If you will be voting in Connecticut next Tuesday, you will not only be casting a vote that will influence the direction of the country with your choice for president, but you will have an opportunity to cast a vote that will have a significant impact on the future of Connecticut. Question 1, which must appear on the general election ballot every 20 years, reads:
“Shall there be a Constitutional Convention to amend or revise the Constitution of the state?”
The best answer to this question is no.
A television ad from CT Vote No
As a Connecticut resident who happens to also be a student at Wesleyan, I urge you to vote no on question 1. We do not need to have a constitutional convention in Connecticut because…
- …our state legislature can amend the constitution when necessary, and has done so 30 times since 1970
- …the delegates to the convention are not chosen by voters, and cannot be held accountable by voters. By comparison, when our legislators make changes to the state constitution, they can face repercussions at the ballot box if voters find such changes undesirable.
- …it will be an additional cost burden on the state, at a time when we can least afford it.
Here is what one of the groups mobilizing in favor of a constitutional convention, The Family Institute of CT has to say:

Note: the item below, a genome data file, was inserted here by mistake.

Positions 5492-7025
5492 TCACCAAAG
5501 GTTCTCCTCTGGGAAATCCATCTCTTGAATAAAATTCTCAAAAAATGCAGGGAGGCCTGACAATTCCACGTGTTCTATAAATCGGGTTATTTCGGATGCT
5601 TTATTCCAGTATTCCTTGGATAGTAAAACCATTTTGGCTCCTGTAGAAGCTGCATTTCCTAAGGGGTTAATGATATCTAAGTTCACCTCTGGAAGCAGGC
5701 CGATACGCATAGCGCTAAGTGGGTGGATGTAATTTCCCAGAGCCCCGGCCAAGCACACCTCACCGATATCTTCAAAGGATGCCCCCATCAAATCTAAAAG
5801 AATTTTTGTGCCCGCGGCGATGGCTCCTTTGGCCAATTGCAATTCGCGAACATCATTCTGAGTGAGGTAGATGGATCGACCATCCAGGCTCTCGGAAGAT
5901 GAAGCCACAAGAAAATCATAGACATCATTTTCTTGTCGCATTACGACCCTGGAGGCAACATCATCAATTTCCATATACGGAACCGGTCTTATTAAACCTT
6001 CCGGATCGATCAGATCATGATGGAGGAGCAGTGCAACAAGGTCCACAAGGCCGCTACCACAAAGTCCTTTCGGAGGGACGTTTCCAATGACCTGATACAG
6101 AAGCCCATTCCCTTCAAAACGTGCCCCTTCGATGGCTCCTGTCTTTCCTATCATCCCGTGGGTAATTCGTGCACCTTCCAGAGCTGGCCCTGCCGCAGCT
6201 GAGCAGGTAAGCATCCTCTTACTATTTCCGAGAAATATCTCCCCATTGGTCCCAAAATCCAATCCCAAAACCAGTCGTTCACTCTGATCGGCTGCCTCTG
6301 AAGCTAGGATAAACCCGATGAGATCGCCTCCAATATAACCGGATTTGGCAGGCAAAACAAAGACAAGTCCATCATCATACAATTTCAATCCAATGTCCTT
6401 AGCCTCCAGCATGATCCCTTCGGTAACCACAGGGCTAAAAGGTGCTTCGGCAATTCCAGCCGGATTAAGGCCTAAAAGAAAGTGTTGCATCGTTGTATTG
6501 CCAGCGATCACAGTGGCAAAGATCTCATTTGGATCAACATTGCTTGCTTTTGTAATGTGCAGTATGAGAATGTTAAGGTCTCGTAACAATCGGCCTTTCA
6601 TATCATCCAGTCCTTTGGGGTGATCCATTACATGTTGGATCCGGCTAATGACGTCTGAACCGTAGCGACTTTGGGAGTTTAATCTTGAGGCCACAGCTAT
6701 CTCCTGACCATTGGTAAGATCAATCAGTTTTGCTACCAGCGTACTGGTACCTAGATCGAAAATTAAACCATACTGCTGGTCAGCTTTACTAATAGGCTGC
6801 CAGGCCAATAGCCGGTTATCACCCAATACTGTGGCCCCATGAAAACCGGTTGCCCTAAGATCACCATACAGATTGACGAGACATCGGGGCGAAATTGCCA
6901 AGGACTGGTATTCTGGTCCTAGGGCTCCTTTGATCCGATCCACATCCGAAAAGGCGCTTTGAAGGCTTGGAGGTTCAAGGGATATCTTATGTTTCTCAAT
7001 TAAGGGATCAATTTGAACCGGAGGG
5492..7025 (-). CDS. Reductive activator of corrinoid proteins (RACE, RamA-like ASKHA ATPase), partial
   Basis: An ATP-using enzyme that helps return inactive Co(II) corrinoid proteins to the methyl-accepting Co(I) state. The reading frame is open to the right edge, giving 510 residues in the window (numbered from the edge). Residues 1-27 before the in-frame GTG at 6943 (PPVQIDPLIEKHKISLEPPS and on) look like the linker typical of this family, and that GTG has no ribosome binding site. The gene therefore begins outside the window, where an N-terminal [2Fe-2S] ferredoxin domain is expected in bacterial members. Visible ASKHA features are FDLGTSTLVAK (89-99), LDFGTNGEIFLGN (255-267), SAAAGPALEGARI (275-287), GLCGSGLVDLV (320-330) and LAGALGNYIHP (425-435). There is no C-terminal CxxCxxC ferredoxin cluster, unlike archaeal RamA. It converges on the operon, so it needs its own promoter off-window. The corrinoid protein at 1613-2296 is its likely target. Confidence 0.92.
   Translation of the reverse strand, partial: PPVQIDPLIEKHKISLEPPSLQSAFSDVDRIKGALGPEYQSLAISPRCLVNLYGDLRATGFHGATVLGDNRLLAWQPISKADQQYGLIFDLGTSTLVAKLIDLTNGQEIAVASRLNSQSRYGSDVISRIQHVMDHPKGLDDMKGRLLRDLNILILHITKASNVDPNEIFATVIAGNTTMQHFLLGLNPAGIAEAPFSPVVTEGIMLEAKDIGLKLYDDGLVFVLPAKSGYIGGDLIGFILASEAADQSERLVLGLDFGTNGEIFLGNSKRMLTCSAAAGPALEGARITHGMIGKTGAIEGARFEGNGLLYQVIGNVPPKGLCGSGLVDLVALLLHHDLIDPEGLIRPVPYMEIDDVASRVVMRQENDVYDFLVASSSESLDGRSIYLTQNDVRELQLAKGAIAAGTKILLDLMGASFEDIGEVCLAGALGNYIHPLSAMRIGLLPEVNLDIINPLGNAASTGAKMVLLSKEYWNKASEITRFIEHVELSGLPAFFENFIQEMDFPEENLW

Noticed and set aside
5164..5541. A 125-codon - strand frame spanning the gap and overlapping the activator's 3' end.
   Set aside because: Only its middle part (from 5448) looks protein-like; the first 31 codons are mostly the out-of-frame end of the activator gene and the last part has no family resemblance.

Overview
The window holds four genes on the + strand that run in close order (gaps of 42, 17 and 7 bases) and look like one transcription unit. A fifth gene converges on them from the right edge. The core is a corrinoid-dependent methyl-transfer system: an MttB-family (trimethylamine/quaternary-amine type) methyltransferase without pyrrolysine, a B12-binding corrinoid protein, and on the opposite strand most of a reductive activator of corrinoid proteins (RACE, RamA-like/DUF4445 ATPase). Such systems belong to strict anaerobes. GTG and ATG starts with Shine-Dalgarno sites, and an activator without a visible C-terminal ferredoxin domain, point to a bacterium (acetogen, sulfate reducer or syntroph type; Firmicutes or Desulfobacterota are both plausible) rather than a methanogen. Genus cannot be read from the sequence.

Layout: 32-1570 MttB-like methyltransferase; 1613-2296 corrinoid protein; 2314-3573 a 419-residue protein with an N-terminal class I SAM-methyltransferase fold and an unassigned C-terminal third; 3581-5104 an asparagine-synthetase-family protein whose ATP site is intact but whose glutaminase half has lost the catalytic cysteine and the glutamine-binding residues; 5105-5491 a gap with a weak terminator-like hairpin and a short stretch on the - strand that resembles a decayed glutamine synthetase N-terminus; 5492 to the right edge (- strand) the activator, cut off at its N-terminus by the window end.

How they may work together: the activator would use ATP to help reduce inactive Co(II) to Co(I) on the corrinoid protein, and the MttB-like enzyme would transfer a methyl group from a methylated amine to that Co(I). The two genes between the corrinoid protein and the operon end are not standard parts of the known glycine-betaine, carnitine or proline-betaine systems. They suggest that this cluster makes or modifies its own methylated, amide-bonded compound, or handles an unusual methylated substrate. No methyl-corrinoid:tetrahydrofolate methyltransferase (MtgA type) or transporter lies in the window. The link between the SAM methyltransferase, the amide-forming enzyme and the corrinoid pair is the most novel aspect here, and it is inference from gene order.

“Getting a “yes” vote on Question 1 on Election Day in order to have a constitutional convention is very likely the only chance we will have to restore not only marriage, BUT OUR VERY RIGHT TO SELF-GOVERNMENT IN CONNECTICUT!”
Nevermind what they wrote in all caps. What this is really about for them is what I’ve italicized above: restrictively defining marriage.
They plan to do that through Initiative Referenda, which is the goal cited by the pro-convention website:
Our mission is to inform and educate as many people as we can that it is extremely important for them to vote yes to this question. If the yes votes win then it will be incumbent upon the state legislature to convene a state Constitution Convention. It will be in this arena where we can implement Initiative Referenda as a mechanism and amend our state Constitution for a 31st time.
This has a lot of implications. California allows for ballot initiatives, and as such they find themselves in a huge budget deficit (who’s not going to vote for keeping taxes the same, even as expenses rise?). Not only that, but out of state anti-marriage equality groups have poured enormous resources into the state to push proposition 8, which would restrict marriage rights in California.
We don’t need that in Connecticut. We finally have full marriage equality in the state and hope to help light that path for the rest of the nation.
Below are some links to other opinions in favor of voting no on question one, as well as other information:
- CT Vote No
- Love Makes a Family
- The Risks In A Constitutional Convention – The Stamford Advocate
- No To A Convention – The Hartford Courant
- Constitutional Convention Isn’t Needed – Danbury News-Times
- Don’t Lower The Bar – Hartford Business Journal
- Top 6 Reasons to Vote No – Glastonbury Resident
Last but not least, a disclosure. I proudly work for the CT Citizen Action Group, which as an organization is officially supporting the CT Vote No effort, but I am publishing this blog post on my own behalf as a Wesleyan student on my own time using my own resources.